|Subject: SMH: E. Timorese protesters storm Canberra
Date: Sat, 01 May 1999 08:46:53 -0400
From: "John M. Miller" <email@example.com>
Received from Joyo Indonesian News:
Sydney Morning Herald 28/04/99
Protesters storm Canberra talks
By MARK METHERELL in Canberra
About 50 Timorese protesters, angered by the presence of a pro-Indonesian leader at a conference in Canberra yesterday, chanted "terrorist, murderer" after trying to storm the venue.
A 33-year-old Sydney man was arrested and charged with throwing a missile, thought to be a candle.
Three windows of Old Canberra House, at the Australian National University, were broken.
The demonstrators objected to the presence of Mr Basilio Araujo, a senior public servant in Dili associated with the pro-integrationist militias on East Timor, at talks aimed at seeking solutions to hostilities in the province.
The conference, attended by 35 people from East Timor, Jakarta and elsewhere, was meant to have been a low-key affair, closed to the public, and aimed at encouraging dialogue.
A Timorese protester from Melbourne, Mr Cancio Noronha, stood among placards portraying victims of the slaughter on East Timor and said it was inconceivable that the Australian National University should invite Mr Basilio, whom he said had publicly advocated violence and murder. Support for Mr Basilio's attendance came from an unexpected quarter. The secretary of the Fretilin Standing Political Commission, Mr Mauhodu, a staunch opponent of Mr Basilio, said: "I think the presence of Basilio here is not a great problem. He is not the real enemy of the East Timorese. The real enemy of the East Timorese is the military that didn't want democracy, didn't want peace and justice for East Timorese."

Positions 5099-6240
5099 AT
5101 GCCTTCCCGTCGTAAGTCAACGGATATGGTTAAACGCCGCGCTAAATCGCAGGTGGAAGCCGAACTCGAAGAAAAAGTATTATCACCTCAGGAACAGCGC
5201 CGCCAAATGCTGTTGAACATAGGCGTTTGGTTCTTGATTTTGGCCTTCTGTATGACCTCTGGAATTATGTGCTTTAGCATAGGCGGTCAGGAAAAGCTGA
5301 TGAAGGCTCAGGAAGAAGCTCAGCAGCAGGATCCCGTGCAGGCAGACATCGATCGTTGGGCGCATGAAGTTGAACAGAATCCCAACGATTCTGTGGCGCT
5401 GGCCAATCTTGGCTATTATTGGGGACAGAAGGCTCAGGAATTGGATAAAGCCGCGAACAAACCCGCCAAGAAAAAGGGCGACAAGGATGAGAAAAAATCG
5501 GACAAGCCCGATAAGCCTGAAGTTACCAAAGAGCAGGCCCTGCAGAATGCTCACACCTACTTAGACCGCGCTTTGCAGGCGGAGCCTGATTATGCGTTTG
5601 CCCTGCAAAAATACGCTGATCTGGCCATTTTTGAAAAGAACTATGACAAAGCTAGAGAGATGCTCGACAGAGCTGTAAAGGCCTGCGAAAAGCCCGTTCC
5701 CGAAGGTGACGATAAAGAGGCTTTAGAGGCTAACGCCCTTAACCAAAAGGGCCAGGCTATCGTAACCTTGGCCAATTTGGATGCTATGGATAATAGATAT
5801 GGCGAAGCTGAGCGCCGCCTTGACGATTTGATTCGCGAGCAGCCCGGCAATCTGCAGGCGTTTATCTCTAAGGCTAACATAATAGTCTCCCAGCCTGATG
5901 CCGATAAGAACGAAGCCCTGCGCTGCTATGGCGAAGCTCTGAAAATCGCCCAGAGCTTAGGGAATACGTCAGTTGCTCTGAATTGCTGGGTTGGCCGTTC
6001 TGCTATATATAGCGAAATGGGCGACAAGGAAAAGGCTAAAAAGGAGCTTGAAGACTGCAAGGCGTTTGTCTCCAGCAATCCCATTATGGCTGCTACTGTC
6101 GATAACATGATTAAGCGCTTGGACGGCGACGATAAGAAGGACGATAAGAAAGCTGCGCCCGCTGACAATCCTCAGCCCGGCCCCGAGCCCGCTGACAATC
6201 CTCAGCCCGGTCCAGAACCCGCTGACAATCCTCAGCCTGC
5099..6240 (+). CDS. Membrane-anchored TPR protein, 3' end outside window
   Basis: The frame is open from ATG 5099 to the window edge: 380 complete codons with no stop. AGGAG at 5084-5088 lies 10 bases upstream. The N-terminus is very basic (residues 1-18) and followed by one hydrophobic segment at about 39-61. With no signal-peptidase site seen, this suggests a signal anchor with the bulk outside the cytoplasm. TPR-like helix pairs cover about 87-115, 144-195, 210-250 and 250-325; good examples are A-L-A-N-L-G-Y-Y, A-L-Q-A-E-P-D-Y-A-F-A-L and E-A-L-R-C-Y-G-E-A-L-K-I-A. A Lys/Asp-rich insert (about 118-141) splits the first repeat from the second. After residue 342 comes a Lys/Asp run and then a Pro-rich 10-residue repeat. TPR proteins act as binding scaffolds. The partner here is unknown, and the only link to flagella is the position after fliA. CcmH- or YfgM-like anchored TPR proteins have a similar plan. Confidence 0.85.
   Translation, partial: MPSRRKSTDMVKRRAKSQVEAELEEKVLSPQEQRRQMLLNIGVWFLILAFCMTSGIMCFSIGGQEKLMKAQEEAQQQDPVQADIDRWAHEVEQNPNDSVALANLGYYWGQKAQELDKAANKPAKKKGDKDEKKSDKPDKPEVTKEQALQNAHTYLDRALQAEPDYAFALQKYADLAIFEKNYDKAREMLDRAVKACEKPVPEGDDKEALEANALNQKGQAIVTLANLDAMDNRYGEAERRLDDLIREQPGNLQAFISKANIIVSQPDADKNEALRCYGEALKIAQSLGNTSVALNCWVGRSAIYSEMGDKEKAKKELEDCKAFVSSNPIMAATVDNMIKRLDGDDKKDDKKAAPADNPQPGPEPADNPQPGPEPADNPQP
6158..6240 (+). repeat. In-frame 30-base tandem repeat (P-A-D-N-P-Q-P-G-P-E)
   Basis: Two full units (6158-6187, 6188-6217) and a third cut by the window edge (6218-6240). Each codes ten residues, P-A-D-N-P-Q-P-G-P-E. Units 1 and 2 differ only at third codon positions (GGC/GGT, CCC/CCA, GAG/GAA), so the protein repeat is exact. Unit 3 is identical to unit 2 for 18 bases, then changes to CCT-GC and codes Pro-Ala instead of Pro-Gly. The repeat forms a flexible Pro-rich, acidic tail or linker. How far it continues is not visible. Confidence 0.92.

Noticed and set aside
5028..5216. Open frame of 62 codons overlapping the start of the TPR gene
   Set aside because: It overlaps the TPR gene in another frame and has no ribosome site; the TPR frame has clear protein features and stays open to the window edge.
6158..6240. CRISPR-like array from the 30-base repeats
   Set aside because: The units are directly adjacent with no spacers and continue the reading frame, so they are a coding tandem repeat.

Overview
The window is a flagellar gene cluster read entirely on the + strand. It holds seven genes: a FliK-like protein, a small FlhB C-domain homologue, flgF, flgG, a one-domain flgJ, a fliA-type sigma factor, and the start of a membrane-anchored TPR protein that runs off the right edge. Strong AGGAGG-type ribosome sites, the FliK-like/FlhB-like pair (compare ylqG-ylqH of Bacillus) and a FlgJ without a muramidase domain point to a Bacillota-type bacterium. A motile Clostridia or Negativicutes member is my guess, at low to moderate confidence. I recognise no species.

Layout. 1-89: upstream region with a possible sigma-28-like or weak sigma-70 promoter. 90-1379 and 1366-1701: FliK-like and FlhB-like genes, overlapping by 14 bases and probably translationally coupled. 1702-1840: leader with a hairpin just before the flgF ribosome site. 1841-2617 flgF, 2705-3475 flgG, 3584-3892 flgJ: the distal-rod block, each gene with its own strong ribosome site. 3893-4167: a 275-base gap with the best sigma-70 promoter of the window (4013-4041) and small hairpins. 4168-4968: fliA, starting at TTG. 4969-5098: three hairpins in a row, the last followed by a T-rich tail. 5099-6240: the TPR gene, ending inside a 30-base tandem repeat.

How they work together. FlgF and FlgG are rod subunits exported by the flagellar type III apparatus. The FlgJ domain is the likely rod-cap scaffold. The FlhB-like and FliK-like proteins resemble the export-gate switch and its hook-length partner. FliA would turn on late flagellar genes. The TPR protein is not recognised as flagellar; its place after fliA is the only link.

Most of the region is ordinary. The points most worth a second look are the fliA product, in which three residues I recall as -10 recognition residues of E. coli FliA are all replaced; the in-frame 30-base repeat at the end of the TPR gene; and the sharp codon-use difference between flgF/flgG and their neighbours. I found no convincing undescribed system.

Mr Mauhodu, who fought for Fretilin against the Indonesian military in the mountains of East Timor for 17 years and was imprisoned by the Indonesian authorities, called his own press conference to plead for a peacekeeping force as a crucial step towards stability and democracy in the province.
He said he hoped the Prime Minister, Mr Howard, would convince Indonesia's President, Dr B.J. Habibie, to disarm the militias and support a peacekeeping force to end the terrorism and bloodshed. If there were a United Nations peacekeeping force, Fretilin would be ready to disarm.
Mr Mauhodu recalled attending East Timor Peace Association meetings with Mr Basilio and argued that it was only after the rival independence and integrationist supporters appeared close to accord that the army incited bloodshed.
The conference organiser, Dr Roland Rich, the director of the Australian National University's Centre for Democratic Institutions, defended the presence of Mr Basilio, who had been invited some time ago by East Timorese participants.
"I know there are political enemies in the room but they are prepared to talk to each other," he said. The meeting was an example of "second track diplomacy", where individuals, not negotiators, sought to find common ground.